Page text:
Is it possible to store honey in plastic containers?

Is it possible to make wine in plastic containers?

Despite numerous discussions, there is essentially nothing to argue about, since plastic is completely unsuitable for fermenting wine, or any other alcoholic drink. This material has several obvious disadvantages, which decide its fate in the matter of winemaking. What these shortcomings are - we will describe in more detail below.

So, let's say you have a plastic container and you want to infuse homemade wine in it, but somewhere before you heard or read that pouring wine into plastic bottles (bottles, containers, cans) is not the best idea. But why is that?

  1. Plastic changes the taste and smell of wine . This is due to the absorbent ability of plastic to absorb some components of the wine drink. As a result - taste and aroma changes, and, as you guessed, not for the better.
  2. Homemade wine absorbs the smell of plastic . Wine in a plastic canister (container, carboy or bottle) very often has a “plastic” taste. The thing is that wine, like any alcoholic drink, is a fairly active chemical medium, so it easily reacts with plastic components. Under the influence of this reaction, the noble taste easily changes, acquiring “plastic” notes.
  3. Plastic allows gases to pass through . This property has an extremely negative effect on the quality of wine. Due to the fact that oxygen enters the drink through plastic, and it is dangerous for wine in large quantities, many components of the drink are oxidized, and turns the refined delicate taste into sourness, i.e. in vinegar.

Selecting a fermentation tank for wine, mash and beer

The preparation of alcoholic beverages is impossible without special containers in which fermentation takes place. In many ways, the taste depends on the container, so you need to approach the choice responsibly. We will look at the advantages and disadvantages of different types of fermentation vessels.

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When choosing a suitable container, the home distiller takes into account three important parameters: material, volume and tightness.

1. Material. The fermentation container should not be metal, since metal oxidizes when in contact with the wort and spoils the drink. For the same reason, aluminum milk cans are not suitable; they can only be used as a distillation cube, since during distillation the contact time between aluminum and mash is insignificant.

The best options are glass bottles, plastic drinking water bottles and special food-grade plastic barrels. It is also possible to use stainless steel containers and wooden barrels.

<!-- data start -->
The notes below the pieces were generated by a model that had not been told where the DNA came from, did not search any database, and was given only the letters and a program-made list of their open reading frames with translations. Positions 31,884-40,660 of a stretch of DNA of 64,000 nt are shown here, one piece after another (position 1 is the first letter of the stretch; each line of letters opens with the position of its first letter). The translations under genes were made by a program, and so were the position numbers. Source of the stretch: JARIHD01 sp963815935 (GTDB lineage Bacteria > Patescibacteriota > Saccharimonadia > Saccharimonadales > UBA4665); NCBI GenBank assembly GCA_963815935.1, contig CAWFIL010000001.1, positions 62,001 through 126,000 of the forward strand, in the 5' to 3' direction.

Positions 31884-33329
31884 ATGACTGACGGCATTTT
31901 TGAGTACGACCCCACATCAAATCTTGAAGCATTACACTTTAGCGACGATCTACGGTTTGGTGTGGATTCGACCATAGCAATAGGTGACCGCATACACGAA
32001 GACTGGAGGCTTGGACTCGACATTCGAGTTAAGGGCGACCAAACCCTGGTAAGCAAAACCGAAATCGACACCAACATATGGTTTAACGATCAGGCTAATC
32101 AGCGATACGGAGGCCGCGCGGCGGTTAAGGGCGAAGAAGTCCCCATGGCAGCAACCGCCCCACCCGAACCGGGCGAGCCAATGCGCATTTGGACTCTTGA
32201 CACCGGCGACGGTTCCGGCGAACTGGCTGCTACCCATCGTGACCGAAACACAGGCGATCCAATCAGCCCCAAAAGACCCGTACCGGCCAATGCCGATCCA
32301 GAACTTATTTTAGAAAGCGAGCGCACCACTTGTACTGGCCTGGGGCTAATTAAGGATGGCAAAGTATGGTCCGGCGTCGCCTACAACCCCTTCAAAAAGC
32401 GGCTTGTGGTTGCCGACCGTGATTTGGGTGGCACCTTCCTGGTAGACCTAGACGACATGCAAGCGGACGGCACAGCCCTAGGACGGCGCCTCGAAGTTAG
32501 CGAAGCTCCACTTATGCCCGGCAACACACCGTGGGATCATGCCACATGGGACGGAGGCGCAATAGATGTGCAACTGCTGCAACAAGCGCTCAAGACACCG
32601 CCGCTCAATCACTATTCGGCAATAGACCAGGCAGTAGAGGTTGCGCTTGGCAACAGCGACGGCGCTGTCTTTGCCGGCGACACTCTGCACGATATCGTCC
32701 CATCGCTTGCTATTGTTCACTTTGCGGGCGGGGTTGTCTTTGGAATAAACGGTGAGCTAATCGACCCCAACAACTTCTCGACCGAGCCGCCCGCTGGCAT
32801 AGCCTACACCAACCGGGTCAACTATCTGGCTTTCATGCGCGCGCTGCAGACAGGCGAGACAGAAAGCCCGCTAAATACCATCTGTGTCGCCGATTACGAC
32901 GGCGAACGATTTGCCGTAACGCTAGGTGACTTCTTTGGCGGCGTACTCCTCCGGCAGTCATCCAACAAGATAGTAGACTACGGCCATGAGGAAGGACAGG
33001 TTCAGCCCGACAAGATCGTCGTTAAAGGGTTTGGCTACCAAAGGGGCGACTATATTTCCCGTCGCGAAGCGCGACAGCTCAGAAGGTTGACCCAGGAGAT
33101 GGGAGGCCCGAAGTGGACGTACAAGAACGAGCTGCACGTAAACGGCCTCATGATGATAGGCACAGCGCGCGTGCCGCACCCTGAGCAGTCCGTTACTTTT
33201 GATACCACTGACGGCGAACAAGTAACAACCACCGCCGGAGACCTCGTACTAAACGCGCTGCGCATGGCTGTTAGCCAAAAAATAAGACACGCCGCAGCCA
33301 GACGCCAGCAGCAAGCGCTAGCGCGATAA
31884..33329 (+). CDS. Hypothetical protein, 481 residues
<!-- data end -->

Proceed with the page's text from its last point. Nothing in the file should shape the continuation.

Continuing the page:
The advantages of glass containers are the chemical neutrality of the material (does not come into contact with alcohol and other substances) and transparency - you can see through the walls what is happening with the wort at the moment. The disadvantages of glass containers are that they are very fragile, heavy and inconvenient if they are large, and are exposed to direct sunlight. Despite this, glass is the best choice for a home fermentation vessel.

To protect from direct sunlight, the glass bottle is wrapped or covered

Food-grade plastic containers are neutral to the acidic environment of the wort, do not come into contact with alcohol (if the strength is below 15%), are cheap, durable and relatively light, and bottles for drinking water are also transparent. Disadvantage - bad plastic releases harmful substances into the mash, which can be harmful to health and change the taste and smell of the drink. More and more special plastic containers for fermentation are appearing on sale, which are gradually conquering the market. Beginner distillers often put mash and wine in bottles for drinking water; if the quality of the material is normal, no problems arise.

Attention! Storing alcohol in plastic is not recommended (deterioration of organoleptic properties is possible), and if the strength of the drink is above 15%, it is generally prohibited.

Stainless steel containers are reliable, durable, neutral to alcohol and acids in the wort, but bulky, heavy, expensive and opaque. Typically this material is used for industrial fermentation tanks or by experienced distillers who are willing to invest in equipment.

Wooden barrels and kegs are well suited for wine fermentation - they maintain temperature and protect the wort from sunlight. The disadvantage of wooden barrels is their high price and the fact that they have to be thoroughly cleaned after each cooking cycle.

It is better to store drinks in barrels rather than ferment them

2. Volume. Typically, glass bottles have a volume of 10 or 20 liters, and plastic bottles - 6-60 liters. Wooden barrels come in sizes of 10, 20, 30 or more liters. When choosing a container for fermentation, you need to remember that the mash or wine should not be more than 75% of the volume, otherwise there may be problems with foam and carbon dioxide removal.

3. Tightness. The container must be intact, without cracks or chips. A small exception is made only for wooden barrels; they slightly let air through the pores, but this does not affect the quality of the finished drink.

When purchasing, it is advisable to choose a container that has a water seal built into the neck or lid or at least has a place to install it, then you won’t have to drill, seal or glue anything.

Food-grade plastic containers are neutral to the acidic environment of the wort, do not come into contact with alcohol (if the strength is below 15%), are cheap, durable and relatively light, and bottles for drinking water are also transparent. Disadvantage - bad plastic releases harmful substances into the mash, which can be harmful to health and change the taste and smell of the drink. More and more special plastic containers for fermentation are appearing on sale, which are gradually conquering the market. Beginner distillers often put mash and wine in bottles for drinking water; if the quality of the material is normal, no problems arise.

Is it possible to make wine in plastic containers from “food grade” polymers?